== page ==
China Stabilizing the Yuan Is Remarkable. That's Weird.
(Bloomberg Opinion) -- Trade conflicts may not be as easy to win as Donald Trump asserts. His principal target, China, is the victor in the war of public relations.
From economics to markets to statecraft, China these days is seen as the stabilizer and America as the disrupter picking fights.
This week the People's Bank of China was widely praised for its vow to keep its currency stable. This "verbal intervention" signaled that the central bank didn't want an extended slide in the value of China's currency, the yuan, and that the government won't weaken the exchange rate to gain advantage in its trade tussle with the U.S. The head of the central bank's financial research institute added that "China upholds multilateralism, globalization, free trade and rule-based international guidelines."
Good for China. That's exactly the line the world's largest exporter and second-biggest economy should take. But the applause that greeted the comments Tuesday tended to miss the point: The yuan is a heavily managed currency, far more so than that of any other major economy (and a great number of smaller ones, for that matter). Very little happens that the PBOC doesn't want to happen. It exercises significant control, even in calm times. This is not the "invisible hand" of the free market.
The notion that the PBOC somehow launched a major intervention or initiated a huge change in the market neglects a ton of context. This isn't like Federal Reserve Chairman Jerome Powell or European Central Bank President Mario Draghi woke up one morning and decided they were going to draw a line under the dollar or the euro. Even Japan, which used to nudge the yen around, has long withdrawn from active participation in the market.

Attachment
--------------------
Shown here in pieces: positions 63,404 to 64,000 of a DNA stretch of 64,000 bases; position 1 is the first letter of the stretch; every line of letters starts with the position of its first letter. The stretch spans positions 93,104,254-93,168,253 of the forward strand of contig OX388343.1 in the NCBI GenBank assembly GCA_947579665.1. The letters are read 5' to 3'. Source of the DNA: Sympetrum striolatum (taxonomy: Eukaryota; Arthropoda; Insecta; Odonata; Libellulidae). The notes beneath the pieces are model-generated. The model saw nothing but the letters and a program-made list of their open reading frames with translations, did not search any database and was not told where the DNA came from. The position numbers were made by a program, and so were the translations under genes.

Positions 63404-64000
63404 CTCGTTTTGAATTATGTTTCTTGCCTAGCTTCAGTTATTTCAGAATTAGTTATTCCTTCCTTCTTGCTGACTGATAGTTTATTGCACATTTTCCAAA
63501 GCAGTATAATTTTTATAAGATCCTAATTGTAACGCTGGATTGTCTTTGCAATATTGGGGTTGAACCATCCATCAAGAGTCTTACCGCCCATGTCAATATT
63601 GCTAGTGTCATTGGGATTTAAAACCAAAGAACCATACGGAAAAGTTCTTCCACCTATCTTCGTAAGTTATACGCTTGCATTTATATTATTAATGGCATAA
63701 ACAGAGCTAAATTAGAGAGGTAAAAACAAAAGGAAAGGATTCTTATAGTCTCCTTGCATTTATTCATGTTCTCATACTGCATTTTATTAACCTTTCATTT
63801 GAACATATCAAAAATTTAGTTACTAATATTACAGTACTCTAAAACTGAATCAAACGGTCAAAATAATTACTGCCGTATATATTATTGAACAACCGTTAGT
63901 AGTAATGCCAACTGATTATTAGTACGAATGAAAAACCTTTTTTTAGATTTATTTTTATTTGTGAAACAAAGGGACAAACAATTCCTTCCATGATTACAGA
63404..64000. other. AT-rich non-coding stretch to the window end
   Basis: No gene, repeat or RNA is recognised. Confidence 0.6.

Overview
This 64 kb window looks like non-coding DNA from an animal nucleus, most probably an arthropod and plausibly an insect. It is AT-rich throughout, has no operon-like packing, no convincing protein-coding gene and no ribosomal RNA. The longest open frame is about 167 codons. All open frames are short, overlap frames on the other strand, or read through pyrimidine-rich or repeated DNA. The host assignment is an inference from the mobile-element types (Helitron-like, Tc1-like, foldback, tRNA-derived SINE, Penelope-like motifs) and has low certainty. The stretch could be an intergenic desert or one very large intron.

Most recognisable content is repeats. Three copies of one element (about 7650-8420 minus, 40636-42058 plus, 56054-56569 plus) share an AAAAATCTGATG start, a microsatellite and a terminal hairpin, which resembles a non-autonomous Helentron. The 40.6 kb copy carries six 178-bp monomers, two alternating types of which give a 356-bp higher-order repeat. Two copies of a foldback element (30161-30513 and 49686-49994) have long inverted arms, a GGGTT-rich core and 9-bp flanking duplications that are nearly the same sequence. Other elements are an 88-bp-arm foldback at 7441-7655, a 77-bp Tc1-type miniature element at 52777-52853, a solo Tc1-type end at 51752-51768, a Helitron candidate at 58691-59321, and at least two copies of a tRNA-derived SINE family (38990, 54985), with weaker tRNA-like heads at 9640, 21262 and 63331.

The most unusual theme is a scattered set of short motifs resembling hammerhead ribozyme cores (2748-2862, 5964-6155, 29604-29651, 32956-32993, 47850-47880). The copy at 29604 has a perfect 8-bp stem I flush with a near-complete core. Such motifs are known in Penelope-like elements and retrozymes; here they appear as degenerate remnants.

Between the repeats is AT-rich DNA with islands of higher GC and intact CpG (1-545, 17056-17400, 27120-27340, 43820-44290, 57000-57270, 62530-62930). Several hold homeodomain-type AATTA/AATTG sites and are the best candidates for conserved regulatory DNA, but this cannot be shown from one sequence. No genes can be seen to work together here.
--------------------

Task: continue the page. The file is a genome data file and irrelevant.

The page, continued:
The PBOC sets a daily reference rate for the yuan after receiving submissions from lenders. The currency is allowed to fluctuate within a daily limit of 2 percent either side of that reference rate. In practice, it's rarely even remotely close to 2 percent. (From time to time, the banks are instructed to change the way they calculate their submissions to the daily reference rate, sometimes known as the fixing.) The government also keeps strict control over capital inflows to and outflows from China.
China has made important strides in allowing flexibility over the years. Until 2005, the yuan was fixed at about 8.3 to the dollar. In July of that year, the PBOC began allowing daily moves of 0.3 percent and has steadily — if slowly — widened that trading band. China also allowed the yuan to fluctuate against a basket of currencies; more often than not, the dollar rate has been the one to watch. Over time, China became more comfortable with letting the yuan gradually appreciate or decline. The moves can incrementally add up: As of Tuesday, the yuan was the worst-performing currency in Asia over the past three weeks. It's down 2 percent this year.
Taking a longer perspective, the currency is about 20 percent stronger since the hard peg was scrapped. Kudos to China for the steps taken to date. Beijing does allow changes and markets play a bigger role than they did. That doesn't mean authorities are absent and that yuan trading should be characterized in a way that remotely resembles the way we talk about the dollar, the euro, the yen, the pound, the Canadian dollar and so on.
As China's capital markets grow and foreign investment in them increases, the PBOC and the yuan are also bound to evolve. In the meantime, let's dispense with the idea that intervention is somehow new.
Only the new unreliability of the U.S. even makes China's intervention remarkable.
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